Created attachment 7710 [details]
smb.conf example file for samba 3.6.6
I have a Samba 3.6.6 installation. This problem occurs:
1) An user creates an image file, FILE.PSD;
2) A second user opens the file FILE.PSD;
3) The first user can't edit the file anymore.
In this installation, all is forced to user "arquivos" with permission 770. At Linux, I'm using ext3 without acl.
There's no special unix permission, no ACL, but samba deny the file access from first user to the file.
I've added "nt acl support = false" to smb.conf, but no result. I'm unable to identify at samba logs why the file is blocked: I can't find information about the problem.
This Samba uses LDAP to auth users.
The "net groupmap list" output for this samba installation:
Account Operators (S-1-5-21-2455266176-1594837443-3197790934-548) -> Account Operators
Administrators (S-1-5-21-2455266176-1594837443-3197790934-544) -> Administrators
Backup Operators (S-1-5-21-2455266176-1594837443-3197790934-551) -> Backup Operators
Domain Admins (S-1-5-21-2455266176-1594837443-3197790934-512) -> Domain Admins
Domain Computers (S-1-5-21-2455266176-1594837443-3197790934-515) -> Domain Computers
Domain Guests (S-1-5-21-2455266176-1594837443-3197790934-514) -> Domain Guests
Domain Users (S-1-5-21-2455266176-1594837443-3197790934-513) -> Domain Users
Print Operators (S-1-5-21-2455266176-1594837443-3197790934-550) -> Print Operators
Replicators (S-1-5-21-2455266176-1594837443-3197790934-552) -> Replicators
I'm running now Samba 3.6.7. The problem persists.
At shares I'm using:
oplocks = False
level2 oplocks = False
locking = no
strict locking = no
blocking locks = no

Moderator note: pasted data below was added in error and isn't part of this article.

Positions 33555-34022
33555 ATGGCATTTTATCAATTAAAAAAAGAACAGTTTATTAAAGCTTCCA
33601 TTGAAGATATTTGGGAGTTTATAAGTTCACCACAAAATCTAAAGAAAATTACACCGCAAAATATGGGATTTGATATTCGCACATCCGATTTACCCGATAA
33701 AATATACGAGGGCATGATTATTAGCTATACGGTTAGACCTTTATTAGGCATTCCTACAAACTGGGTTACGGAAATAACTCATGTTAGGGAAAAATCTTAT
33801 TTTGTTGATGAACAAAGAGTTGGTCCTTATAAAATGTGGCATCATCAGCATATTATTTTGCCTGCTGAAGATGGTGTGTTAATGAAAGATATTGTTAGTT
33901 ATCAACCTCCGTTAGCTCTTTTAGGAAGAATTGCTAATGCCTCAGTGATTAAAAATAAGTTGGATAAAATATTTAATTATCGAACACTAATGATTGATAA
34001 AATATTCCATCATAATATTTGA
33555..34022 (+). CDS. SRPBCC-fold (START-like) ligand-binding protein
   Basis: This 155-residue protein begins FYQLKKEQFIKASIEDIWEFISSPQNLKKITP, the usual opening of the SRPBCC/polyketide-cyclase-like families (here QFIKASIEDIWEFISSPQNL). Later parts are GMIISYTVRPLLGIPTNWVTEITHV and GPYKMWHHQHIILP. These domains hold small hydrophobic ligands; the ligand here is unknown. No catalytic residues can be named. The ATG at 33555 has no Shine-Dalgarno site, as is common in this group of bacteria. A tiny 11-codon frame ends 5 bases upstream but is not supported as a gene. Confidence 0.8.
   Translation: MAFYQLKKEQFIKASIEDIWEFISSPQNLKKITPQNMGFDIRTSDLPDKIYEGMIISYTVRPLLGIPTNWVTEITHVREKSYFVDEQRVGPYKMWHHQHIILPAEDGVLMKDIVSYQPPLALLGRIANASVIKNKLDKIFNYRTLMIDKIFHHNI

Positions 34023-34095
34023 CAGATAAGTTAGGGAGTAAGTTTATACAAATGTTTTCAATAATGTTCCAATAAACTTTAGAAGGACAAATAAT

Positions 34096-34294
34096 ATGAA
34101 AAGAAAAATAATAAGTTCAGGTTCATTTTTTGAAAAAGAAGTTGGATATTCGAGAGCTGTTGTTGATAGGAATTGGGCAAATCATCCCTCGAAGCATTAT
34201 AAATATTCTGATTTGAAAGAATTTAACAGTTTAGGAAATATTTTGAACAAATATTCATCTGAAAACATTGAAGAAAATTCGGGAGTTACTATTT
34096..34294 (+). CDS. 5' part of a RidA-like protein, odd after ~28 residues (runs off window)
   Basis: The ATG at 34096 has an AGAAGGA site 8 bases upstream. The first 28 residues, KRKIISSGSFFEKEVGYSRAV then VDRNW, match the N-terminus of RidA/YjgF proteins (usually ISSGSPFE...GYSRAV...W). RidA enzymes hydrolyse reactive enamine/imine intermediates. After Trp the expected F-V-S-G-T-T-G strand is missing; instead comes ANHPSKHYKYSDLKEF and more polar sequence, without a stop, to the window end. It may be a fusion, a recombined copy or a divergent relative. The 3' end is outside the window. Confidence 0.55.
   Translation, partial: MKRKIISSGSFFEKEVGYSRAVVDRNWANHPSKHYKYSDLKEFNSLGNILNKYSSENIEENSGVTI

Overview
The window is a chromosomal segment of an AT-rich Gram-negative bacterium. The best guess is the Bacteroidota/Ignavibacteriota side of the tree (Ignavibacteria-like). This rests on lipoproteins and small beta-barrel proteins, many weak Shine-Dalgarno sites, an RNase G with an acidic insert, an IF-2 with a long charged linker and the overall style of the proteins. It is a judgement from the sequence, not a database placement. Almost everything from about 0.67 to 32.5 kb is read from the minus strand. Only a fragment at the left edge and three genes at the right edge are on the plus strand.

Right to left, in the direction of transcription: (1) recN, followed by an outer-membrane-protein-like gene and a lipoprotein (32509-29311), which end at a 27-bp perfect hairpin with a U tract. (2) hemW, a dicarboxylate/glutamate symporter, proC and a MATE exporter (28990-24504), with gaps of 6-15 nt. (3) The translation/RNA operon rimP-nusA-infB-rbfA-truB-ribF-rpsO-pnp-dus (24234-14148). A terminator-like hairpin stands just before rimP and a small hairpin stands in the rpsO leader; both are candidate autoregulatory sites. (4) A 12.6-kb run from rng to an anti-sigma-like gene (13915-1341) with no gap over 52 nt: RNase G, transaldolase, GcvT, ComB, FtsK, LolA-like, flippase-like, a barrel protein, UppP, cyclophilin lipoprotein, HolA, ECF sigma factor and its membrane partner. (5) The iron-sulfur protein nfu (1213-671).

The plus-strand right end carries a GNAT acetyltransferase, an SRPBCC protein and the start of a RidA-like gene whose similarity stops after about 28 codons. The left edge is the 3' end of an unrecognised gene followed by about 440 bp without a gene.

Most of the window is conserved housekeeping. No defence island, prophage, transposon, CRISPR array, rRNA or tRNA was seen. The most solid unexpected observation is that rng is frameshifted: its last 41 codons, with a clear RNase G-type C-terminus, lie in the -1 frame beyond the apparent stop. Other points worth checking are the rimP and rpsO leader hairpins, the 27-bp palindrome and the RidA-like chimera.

Now Samba locks the file and, when the process terminate at server, the file is REMOVED. Then, I'm loosing files, especially if they are large, when the locks occurs with frequence.
I'm not certainly about how happens... the frequency is with .PSD photoshop
files, but can occurs with other files sporadically, but it's difficult
While using Adobe Photoshop, if at least 2 people opens the same file, the
file still locked, and remains inacessible and, now, is removed after the
first time the locked message occurs. At Adobe Photoshop, I see the message
I have no permission to access the file. After this, when the file is
removed after the process ends at server, It's possible save again. If I
forget save the file, it's lost.
I don't know how to measure the time, but I'm certainly if the second opens
when the first is opened (and this can be seconds of difference), the bug
happens. But happened in times I don't understood yet.
If the first client disconnects, the file still locked forever. To don't
lost the file, I can copy at server with another name, for example... The
same happens if the first machine is shut down...
Please let me know how can I post here better backtraces or some additional information. Samba is making me loose important data, and I need solve this as fast I can.
This looks like expected behaviour of share modes to me. Reopen it if behaviour of windows is any different.
(In reply to comment #2)
> This looks like expected behaviour of share modes to me. Reopen it if
> behaviour of windows is any different.
I'm reopening and editing the report title. The previous title wasn't clear about the real problem.
All shares are with the default option (share modes = yes) and, when 2 users open files, the file is silently removed without ask the user about this. There are data loss. And the file can be locked for days, even the second user try change it and be removed. This is not a normal behavior.
This happens with frequency as larger are the files.
In order to investigate we need an isolated, reproducible test environment using only 2 clients (to demonstrate files being deleted incorrectly).
Please set that up and describe exactly how this is done. Also attach debug level 10 logs from the 2 smbd servers (one for each of the 2 clients) and also full network capture traces on tcp port 445 from each client to the server.
Without this there isn't enough data to do anything with this bug report.
no feedback, closing.